[open-science] Discussion of Open Access and CC licences in science

Heather Morrison heatherm at eln.bc.ca
Mon Dec 12 15:53:14 UTC 2011

hi Peter,

Good points, I agree that the different types are distinct.

On 12-Dec-11, at 1:03 AM, Peter Murray-Rust wrote:

> I am pleased to see strong discussion on OKF lists. Several issues  
> have been raised (some by me). It may be useful to draw some  
> distinctions.
> * The context of the discussion is largely scholarly publication. If  
> we step outside this then I think there will be littel consensus

Even within scholarly journal article publishing, there is no  
consensus on CC licenses.

> * There is a distinction between monographs and articles in serials.  
> Open Access for monographs is much less advanced than for serials.
> * Most scholarly publication occurs in science and most of that is  
> funded directly or indirectly from the public purse (including  
> charities). We can exclude companies publishing their work.

Humanities and social science researchers do a lot of scholarly  
publication, too. I would argue that there should be more humanities  
and social sciences scholarship, and publishing, and funding.

> * The public purse expects "Open" publication. It spends (world  
> wide) about 100,000,000,000 -> 1,000,000,000,000 USD on the research  
> (I have tried to get better figures). The public purse spends about  
> 10,000,000,000 USD on publication (author and reader-sides).
> The particular issue is that funders require Open Access and many  
> publishers resist this. Large amounts are spent on funded Open  
> Access (up to  5000 USD per article). There is no consensus on what  
> funders or authors get for this sum (a wide variety of licences are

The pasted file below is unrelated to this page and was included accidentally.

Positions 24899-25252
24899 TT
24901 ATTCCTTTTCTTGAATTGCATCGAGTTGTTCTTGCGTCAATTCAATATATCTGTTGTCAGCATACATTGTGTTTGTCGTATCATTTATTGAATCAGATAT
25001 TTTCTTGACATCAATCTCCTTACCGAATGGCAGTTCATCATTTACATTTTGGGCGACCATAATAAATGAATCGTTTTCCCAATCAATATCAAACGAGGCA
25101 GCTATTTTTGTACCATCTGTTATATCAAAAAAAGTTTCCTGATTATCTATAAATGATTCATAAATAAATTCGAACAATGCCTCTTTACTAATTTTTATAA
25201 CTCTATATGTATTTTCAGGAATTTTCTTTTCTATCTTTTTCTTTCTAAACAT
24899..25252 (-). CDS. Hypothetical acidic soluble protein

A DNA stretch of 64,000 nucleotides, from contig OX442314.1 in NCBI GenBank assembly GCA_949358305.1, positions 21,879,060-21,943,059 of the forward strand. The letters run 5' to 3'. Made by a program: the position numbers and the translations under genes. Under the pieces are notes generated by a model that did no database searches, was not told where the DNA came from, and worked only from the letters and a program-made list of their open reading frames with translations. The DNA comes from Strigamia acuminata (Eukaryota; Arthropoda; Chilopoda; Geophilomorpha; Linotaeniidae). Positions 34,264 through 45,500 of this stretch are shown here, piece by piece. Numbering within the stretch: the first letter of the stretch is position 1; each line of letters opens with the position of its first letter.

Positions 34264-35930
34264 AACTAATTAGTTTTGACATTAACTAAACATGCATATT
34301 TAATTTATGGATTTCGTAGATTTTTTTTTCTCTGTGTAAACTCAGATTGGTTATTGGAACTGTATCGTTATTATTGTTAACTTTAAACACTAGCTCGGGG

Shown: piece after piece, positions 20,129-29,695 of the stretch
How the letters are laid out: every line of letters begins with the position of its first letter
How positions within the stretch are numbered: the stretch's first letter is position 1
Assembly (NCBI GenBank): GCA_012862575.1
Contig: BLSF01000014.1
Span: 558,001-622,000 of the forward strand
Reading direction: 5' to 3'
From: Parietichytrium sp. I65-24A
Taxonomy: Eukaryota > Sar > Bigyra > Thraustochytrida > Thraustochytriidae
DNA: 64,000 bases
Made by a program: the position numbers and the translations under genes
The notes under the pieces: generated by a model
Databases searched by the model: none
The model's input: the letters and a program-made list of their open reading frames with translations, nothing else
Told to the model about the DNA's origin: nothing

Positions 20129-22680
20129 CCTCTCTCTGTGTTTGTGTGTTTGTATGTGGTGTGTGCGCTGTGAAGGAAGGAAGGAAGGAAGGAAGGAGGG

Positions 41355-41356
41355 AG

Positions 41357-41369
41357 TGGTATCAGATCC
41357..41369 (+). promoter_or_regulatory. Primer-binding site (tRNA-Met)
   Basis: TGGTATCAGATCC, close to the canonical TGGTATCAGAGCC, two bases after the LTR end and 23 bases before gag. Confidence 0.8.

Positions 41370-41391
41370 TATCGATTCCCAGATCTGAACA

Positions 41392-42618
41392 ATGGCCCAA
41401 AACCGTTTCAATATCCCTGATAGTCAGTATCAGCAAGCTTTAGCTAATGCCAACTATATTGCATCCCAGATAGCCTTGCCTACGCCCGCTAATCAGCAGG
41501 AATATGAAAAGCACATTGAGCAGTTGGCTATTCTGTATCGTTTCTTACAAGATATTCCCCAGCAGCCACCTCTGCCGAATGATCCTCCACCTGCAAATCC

> used - see Ross' fantastic spreadsheet). My personal view is that  
> 5000 USD for a NC licence (as opposed to a free Green copy of the  
> author's manuscript) represents almost no added values.

No one should spend $5,000 USD for article processing fees, period. It  
is important to consider economic sustainability of scholarly  
publishing, not just access. If a publisher asks for $5,000 USD,  
libraries and funders should say either NO, or we'll fund you up to a  
more reasonable limit e.g. $1,500. If scholars wish to publishers who  
behave like this, this is a good illustration of why we need green OA  
for the time being.

> If arts and humanities feel that CC-NC meets their needs - where  
> there is no implicit or explicitly funder - then I probably shan't  
> challenge this. But if CC-NC is used for science we shall have  
> monumentally reduced the value of the work that has been funded.

I don't think that I, or any one person or small group of people, can  
speak for all of the arts and humanities.

> I suggest that we restrict a major part of our discussion to the  
> area I have outlined above - funded research isn scientific serials.  
> If others wish to discuss monographs, etc. then let's label them as  
> separate discussions.

Most of the large commercial publishers have holdings across the  
disciplines. If we tell Springer, for example, that all their OA  
journals should be CC-BY, this impacts arts and humanities as well.  
There is increasing interdisciplinarity in scholarship. Many journals  
publish in areas that encompass sciences and social sciences, for  

> The urgent issue for science is to urge that all funded publication  
> of scientific articles should be CC-BY. The arguments about creative  
> artists protecting their work may be valid elsewhere but should not  
> spill over into science.

I am not sure that I agree with this. The green road may be the best  
approach. Pushing for CC-BY gives the big commercial publishers clout  
to go for the $5,000 license.


Heather Morrison

> -- 
> Peter Murray-Rust
> Reader in Molecular Informatics
> Unilever Centre, Dep. Of Chemistry
> University of Cambridge
> CB2 1EW, UK
> +44-1223-763069

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